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Base Egeria (egeria-base)

This is a simple deployment of Egeria which will just deploy a basic Egeria environment which is ready for you to experiment with. Specifically it sets up

  • A single egeria platform which hosts
    • An egeria metadata server with a persistent graph store
    • A new server to support the UI
  • A UI to allow browsing of types, instances & servers
  • Apache Kafka & Zookeeper

It does not provide access to our lab notebooks, the Polymer based UI, nor is it preloaded with any data.

This chart may also be useful to understand how to deploy Egeria within kubernetes. In future we anticipate providing an operator which will be more flexible

Prerequisites

In order to use the labs, you'll first need to have the following installed:

  • A Kubernetes cluster at 1.15 or above
  • the kubectl tool in your path
  • Helm 3.0 or above

No configuration of the chart is required to use defaults, but information is provided below

Installation

From one directory level above the location of this README, run the following:

helm dep update egeria-base
helm install egeria egeria-base

THE INSTALL WILL TAKE SEVERAL MINUTES

This is because it is not only creating the required objects in Kubernetes to run the platforms, but also is configuring egeria itself - which involves waiting for everything to startup before configuring Egeria via REST API calls.

Once installed the configured server is set to start automatically, storage is persisted, and so if your pod gets moved/restarted, egeria should come back automatically with the same data as before.

Additional Install Configuration

This section is optional - skip over if you're happy with defaults - a good idea to begin with.

In a helm chart the configuration that has been externalised by the chart writer is specified in the values.yaml file which you can find in this directory. However rather than edit this file directly, it's recommended you create an additional file with the required overrides.

As an example, in values.yaml we see a value 'serverName' which is set to mds1. If I want to override this I could do

helm install --set-string egeria.serverName=myserver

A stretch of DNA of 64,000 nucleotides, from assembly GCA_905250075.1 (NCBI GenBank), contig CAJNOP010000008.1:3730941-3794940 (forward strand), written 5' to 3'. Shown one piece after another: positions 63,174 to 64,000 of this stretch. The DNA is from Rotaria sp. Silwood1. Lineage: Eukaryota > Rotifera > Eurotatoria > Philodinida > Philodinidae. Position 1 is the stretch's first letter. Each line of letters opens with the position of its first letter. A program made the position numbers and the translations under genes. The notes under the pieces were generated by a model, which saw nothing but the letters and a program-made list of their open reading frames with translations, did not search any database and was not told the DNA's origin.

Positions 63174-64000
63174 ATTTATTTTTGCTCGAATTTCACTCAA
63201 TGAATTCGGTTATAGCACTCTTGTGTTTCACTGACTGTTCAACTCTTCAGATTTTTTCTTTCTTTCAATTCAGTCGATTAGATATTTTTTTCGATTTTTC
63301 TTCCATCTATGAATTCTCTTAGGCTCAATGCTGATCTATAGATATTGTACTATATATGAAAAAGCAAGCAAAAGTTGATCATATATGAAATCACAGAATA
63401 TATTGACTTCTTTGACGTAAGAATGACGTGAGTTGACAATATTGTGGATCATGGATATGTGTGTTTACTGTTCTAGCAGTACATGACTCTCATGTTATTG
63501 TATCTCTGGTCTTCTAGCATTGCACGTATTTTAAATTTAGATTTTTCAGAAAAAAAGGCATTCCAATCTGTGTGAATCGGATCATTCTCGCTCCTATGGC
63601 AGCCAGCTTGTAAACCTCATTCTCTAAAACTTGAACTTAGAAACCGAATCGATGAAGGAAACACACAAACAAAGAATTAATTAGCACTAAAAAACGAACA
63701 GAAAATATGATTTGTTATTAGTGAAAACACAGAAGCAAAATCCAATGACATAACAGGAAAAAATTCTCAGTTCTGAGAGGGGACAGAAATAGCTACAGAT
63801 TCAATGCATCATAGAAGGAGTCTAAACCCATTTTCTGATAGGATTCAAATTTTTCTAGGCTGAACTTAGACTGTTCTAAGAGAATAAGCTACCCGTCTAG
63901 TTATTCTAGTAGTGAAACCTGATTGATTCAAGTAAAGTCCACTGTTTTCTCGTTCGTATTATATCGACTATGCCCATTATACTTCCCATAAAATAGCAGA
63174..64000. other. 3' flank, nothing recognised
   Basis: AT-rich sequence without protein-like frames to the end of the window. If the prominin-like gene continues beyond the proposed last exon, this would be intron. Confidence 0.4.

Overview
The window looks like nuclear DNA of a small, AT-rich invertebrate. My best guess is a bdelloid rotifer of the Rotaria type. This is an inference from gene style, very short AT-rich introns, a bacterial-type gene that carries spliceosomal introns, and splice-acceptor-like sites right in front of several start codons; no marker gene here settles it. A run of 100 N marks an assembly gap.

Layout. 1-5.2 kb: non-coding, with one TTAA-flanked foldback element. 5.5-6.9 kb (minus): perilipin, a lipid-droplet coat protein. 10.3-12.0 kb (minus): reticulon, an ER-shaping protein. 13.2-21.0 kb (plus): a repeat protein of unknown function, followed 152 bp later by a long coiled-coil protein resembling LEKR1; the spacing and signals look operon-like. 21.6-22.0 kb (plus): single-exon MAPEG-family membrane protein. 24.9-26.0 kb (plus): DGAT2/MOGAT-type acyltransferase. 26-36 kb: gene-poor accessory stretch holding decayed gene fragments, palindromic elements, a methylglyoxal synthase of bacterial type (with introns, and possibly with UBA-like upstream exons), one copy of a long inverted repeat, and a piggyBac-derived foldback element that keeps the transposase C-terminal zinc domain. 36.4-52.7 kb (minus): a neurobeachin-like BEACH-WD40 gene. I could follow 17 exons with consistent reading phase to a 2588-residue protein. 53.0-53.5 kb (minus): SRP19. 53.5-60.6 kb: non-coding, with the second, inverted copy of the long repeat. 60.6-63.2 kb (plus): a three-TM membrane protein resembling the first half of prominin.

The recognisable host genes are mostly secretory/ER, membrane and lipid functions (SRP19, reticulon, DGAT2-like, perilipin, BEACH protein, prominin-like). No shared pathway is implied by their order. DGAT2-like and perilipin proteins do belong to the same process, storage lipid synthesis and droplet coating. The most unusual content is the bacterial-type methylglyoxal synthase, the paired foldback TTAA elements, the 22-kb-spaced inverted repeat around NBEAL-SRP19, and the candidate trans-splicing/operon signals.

However this can get tedious with multiple values to override, and you need to know the correct types to use.

Instead it may be easier to create an additional file. For example let's create a file in my home directory ~/egeria.yaml containing:

egeria:
  serverName: metadataserver
  viewServerName: presentationview
We can then install the chart with:
helm install -f ~/egeria.yaml egeria egeria-base

Up to now the installation has been called egeria but we could call it something else ie metadataserver

helm install -f ~/egeria.yaml metadataserver egeria-base

This is known as a release in Helm, and we can have multiple installed currently.

To list these use

helm list
and to delete both names we've experimented with so far:
helm delete metadataserver
helm delete egeria

Refer to the comments in values.yaml for further information on what can be configured - this includes: - server, organization, cohort names - storage options - k8s storage class/size - Egeria version - Kubernetes service setup (see below also) - roles & accounts - timeouts - names & repositories for docker images used by the chart - Kafka specific configuration (setup in the Bitnami chart we use)

Using additional connectors

If you have additional Egeria connectors that are needed in your deployment, you should soon be able to include the following when deploying the chart

helm install --include-dir libs=~/libs egeria egeria-base
Where in this example ~/libs is the directory including the additional connectors you wish to use.

However the support for this is awaiting a helm PR, so in the meantime please copy files directly into a 'libs' directory within the chart instead.

For example

mkdir egeria-base/libs
cp ~/libs/*jar egeria-base/libs

These files will be copied into a kubernetes config map, which is then made available as a mounted volume to the runtime image of egeria & added to the class loading path as /extlib. You still need to configure the egeria server(s) appropriately

Accessing Egeria

When this chart is installed, an initialization job is run to configure the egeria metadata server and UI.

For example looking at kubernetes jobs will show something like:

$ kubectl get pods                                                                                      [17:27:11]
NAME                                        READY   STATUS    RESTARTS   AGE
egeria-base-config-crhrv                    1/1     Running   0          4m16s
egeria-base-platform-0                      1/1     Running   0          4m16s
egeria-base-presentation-699669cfd4-9swjb   1/1     Running   0          4m16s
egeria-kafka-0                              1/1     Running   2          4m16s
egeria-zookeeper-0                          1/1     Running   0          4m16s